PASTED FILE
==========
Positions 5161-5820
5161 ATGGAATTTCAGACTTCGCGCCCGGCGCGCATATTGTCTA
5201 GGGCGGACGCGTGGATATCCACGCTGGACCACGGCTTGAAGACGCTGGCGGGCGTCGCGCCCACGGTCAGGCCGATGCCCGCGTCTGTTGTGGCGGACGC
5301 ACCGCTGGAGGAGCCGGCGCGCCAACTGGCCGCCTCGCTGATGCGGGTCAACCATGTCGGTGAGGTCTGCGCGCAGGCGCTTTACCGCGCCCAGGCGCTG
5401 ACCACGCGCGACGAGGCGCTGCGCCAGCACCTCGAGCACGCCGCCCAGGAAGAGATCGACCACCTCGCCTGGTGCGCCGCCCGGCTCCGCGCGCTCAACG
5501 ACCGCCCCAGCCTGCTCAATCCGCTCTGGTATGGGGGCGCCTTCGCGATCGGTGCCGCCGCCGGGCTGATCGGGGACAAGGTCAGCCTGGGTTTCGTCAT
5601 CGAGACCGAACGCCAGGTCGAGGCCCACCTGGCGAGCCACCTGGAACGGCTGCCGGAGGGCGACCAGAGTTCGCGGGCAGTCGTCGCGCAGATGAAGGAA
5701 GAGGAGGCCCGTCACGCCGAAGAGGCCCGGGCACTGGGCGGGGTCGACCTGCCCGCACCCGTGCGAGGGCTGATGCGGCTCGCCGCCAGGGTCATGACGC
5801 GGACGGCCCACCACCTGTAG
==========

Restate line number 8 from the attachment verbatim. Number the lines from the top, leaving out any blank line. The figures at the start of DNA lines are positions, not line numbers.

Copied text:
5701 GAGGAGGCCCGTCACGCCGAAGAGGCCCGGGCACTGGGCGGGGTCGACCTGCCCGCACCCGTGCGAGGGCTGATGCGGCTCGCCGCCAGGGTCATGACGC